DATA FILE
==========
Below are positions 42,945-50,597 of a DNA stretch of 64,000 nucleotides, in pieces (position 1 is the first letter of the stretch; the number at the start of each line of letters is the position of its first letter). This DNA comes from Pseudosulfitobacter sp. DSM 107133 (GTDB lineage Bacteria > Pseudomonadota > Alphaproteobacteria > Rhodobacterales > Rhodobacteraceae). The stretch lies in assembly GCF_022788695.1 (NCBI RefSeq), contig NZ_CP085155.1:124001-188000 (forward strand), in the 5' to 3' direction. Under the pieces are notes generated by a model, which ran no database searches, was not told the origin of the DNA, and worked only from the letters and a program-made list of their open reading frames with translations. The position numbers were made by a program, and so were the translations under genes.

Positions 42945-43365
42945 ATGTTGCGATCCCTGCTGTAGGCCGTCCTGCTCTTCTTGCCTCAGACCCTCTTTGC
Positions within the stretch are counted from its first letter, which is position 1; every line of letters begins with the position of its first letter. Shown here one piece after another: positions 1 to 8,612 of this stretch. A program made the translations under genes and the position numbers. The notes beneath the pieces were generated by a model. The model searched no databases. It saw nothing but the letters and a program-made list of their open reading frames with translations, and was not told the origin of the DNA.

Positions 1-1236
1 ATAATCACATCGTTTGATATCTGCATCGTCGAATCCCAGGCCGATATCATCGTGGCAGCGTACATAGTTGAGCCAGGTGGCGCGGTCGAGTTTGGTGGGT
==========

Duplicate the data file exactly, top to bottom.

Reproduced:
Below are positions 42,945-50,597 of a DNA stretch of 64,000 nucleotides, in pieces (position 1 is the first letter of the stretch; the number at the start of each line of letters is the position of its first letter). This DNA comes from Pseudosulfitobacter sp. DSM 107133 (GTDB lineage Bacteria > Pseudomonadota > Alphaproteobacteria > Rhodobacterales > Rhodobacteraceae). The stretch lies in assembly GCF_022788695.1 (NCBI RefSeq), contig NZ_CP085155.1:124001-188000 (forward strand), in the 5' to 3' direction. Under the pieces are notes generated by a model, which ran no database searches, was not told the origin of the DNA, and worked only from the letters and a program-made list of their open reading frames with translations. The position numbers were made by a program, and so were the translations under genes.

Positions 42945-43365
42945 ATGTTGCGATCCCTGCTGTAGGCCGTCCTGCTCTTCTTGCCTCAGACCCTCTTTGC
Positions within the stretch are counted from its first letter, which is position 1; every line of letters begins with the position of its first letter. Shown here one piece after another: positions 1 to 8,612 of this stretch. A program made the translations under genes and the position numbers. The notes beneath the pieces were generated by a model. The model searched no databases. It saw nothing but the letters and a program-made list of their open reading frames with translations, and was not told the origin of the DNA.

Positions 1-1236
1 ATAATCACATCGTTTGATATCTGCATCGTCGAATCCCAGGCCGATATCATCGTGGCAGCGTACATAGTTGAGCCAGGTGGCGCGGTCGAGTTTGGTGGGT